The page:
Beyond tradition – Blues Route

Scott Bywater / Khmer Times No Comments Share:
Colin Grafton on harmonica and vocals, Pavel Ramirez on guitar and Keiko Kitamura. Steve Porte

Last Thursday, the reopened Meta House held the first concert in its downstairs gallery space, with frequent performers Blues Routes – Colin Grafton on harmonica and vocals, Pavel Ramirez on guitar and Keiko Kitamura on percussion – but with a twist. The first set featured songs by chapei dong veng player Sokim Keat, alone and with Colin’s accompaniment, Scott Bywater writes

The chapei dong veng – chapei for short – is a Cambodian two-stringed lute, played somewhat like a guitar, with one string playing the melody while the other supplies a drone. The overall impression for a foreigner is that it is not dissimilar to the rural blues of the American south.

Keiko Kitamura on percussion. Steve Porte

Colin introduced the performance with a description of his first encounter with this music in London in the 1960s. “There was a legendary DJ named John Peel who broadcast a pirate radio programme called “The Perfumed Garden”, an outlet for the music of the UK Underground scene, and featured blues, folk and psychedelic rock. John Peel unashamedly played anything that other conventional DJs would never touch, and I listened to all his broadcasts. I remember two pieces in particular that he played. Blind Willie Johnson’s “John The Revelator”, and then a piece of instrumental music which he introduced simply with: “This is from Cambodia”. I had no idea what I was listening to then, but it blew me away! I knew nothing about Cambodia. Many years later I found out that what I had heard was chapei music.”

Chapei dong veng player Sokim Keat with Colin (left). Steve Porte

“Traditional Instruments of Cambodia”, a UNESCO publication from 1994, describes the chapei dang veng as belonging “to the Aareak (religious and healing) and Aapeapipea (wedding) orchestras. In addition, the chapei also performs solo in accompaniment of poetry, narrated stories, vocal duets of an argumentative style and riddle-telling – a special feature of the instrument which has brought it great popularity from early times right up to the present day.”It goes on to note the very specific construction of an instrument. “Wood must be selected which has a good resonance in order to hold the attention of the listener, and the spirits.” One modification that Sokim has embraced is the attachment of an electronic pick-up amplification system, to overcome the issues of interacting with modern sound systems. “I had a very bad experience with a concert at a high school, and the sound engineer could not find any appliance that fixed to the instrument. But later on we made the invention. Just one workshop in Phnom Penh that can do it.”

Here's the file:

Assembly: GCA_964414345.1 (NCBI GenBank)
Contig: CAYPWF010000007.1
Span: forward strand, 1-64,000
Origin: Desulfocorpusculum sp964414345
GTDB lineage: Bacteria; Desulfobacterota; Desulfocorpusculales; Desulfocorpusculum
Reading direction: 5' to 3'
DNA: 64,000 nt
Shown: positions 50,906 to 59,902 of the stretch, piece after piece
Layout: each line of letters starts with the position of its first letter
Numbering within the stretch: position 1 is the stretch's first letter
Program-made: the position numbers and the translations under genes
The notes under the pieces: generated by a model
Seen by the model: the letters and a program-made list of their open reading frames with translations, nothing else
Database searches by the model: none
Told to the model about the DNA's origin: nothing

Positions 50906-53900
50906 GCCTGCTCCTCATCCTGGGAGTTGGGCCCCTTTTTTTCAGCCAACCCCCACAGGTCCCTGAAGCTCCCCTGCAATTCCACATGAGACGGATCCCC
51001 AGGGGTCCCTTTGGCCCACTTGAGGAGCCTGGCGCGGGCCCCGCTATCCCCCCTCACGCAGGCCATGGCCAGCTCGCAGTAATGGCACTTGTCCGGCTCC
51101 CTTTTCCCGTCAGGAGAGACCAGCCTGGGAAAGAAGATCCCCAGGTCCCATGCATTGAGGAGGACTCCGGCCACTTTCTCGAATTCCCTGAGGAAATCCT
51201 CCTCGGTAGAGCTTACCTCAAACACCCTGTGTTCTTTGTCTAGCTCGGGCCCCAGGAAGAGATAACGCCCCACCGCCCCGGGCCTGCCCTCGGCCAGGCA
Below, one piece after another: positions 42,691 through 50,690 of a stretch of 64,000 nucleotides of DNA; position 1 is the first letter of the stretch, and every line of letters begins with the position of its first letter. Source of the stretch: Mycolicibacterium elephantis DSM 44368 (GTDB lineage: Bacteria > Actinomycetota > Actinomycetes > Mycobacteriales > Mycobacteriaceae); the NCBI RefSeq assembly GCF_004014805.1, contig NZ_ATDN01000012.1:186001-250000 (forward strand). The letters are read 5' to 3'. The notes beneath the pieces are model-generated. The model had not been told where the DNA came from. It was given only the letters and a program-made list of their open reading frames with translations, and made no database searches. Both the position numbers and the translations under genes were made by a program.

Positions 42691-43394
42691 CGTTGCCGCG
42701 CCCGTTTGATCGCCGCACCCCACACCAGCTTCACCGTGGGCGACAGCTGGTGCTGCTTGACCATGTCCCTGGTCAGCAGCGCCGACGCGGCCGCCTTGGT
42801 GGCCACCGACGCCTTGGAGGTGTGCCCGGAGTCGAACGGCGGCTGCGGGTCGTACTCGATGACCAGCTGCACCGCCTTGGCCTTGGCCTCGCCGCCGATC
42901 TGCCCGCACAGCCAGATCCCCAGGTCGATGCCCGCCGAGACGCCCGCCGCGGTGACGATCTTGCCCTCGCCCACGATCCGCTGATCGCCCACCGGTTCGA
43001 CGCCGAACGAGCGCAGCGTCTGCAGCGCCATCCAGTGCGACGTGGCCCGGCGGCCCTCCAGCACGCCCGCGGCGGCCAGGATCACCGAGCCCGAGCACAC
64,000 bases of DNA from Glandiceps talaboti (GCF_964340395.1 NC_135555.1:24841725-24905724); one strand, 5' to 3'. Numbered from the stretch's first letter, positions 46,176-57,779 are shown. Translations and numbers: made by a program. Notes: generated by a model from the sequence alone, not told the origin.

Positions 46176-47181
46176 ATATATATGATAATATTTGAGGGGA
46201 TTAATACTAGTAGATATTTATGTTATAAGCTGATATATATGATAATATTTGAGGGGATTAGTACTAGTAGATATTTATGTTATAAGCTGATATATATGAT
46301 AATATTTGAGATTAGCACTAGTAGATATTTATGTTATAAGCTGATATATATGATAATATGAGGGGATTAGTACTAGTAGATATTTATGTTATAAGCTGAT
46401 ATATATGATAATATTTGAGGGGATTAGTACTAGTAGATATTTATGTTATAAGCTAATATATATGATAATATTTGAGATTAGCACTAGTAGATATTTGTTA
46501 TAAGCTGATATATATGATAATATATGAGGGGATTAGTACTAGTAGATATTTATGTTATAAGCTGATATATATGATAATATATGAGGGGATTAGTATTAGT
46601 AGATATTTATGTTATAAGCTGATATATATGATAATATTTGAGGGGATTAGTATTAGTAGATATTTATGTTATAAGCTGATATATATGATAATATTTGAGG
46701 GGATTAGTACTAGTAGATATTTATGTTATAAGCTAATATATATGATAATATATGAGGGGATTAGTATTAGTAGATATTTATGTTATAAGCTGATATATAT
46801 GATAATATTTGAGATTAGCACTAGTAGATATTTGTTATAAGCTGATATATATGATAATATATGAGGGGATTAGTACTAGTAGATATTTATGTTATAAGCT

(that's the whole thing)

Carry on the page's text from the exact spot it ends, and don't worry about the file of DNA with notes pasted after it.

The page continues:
A strong and attentive audience, healthily mixed, heard a selection of pieces, mostly traditional wedding music; beginning with a welcome for the spirits and the ancestors. “This is a very important song, and we have to play it before we start the wedding ceremony,” Sokim explained to me later. “To have all the musicians alert that now the ceremony is starting, so it is time to be careful and concentrate.”

“We have a lot of songs for the wedding ceremony – 150 of them – and each song has a very specific role. Some songs are to call the spirits, and some songs to plead to the sky: do not rain today. Some songs are to educate the newlyweds on how to be a good family together, and how to pay respect to their parents. And another 20 songs just to entertain the guests.”

The set was completed with Colin joining on harmonica and then vocal, further drawing out the similarities to the blues, including a dance origination from near Laos, and a story song involving a flood, a village and a crocodile.

For many barang, the best known chapei player is Master Kong Nai, but Sokim told me of his favourite. “Another popular player, Prak Chhuon, passed away last year, just after we published a chapei book with the help of UNESCO. He’s also very famous and he has many fans, more popular than Kong Nai among the Buddhist monks and the old people, and also the young students, because his technique was so amazing. He sang and played, and his voice was very high – and the sweetness, the beautiful melodies he made, just amazing. He could play chapei solo and also in the spiritual orchestra or wedding orchestra. His approach was a mixture of classical, wedding, spiritual songs and chapei melodies together. That’s why no one else can do it.”

Sokim, who runs a music school outside Phnom Penh, has known Colin and Keiko for many years, but this was their first attempt to work together. “It was my first experience to do western music, and it’s also the first time I did an improvisation with him. Some parts it worked well, some parts it didn’t, .because of the scales and the tuning of different instruments from different cultures. It is good that we start to mix Cambodian traditional music with the western, to find how far it can go, that we can play beyond the tradition.”

 

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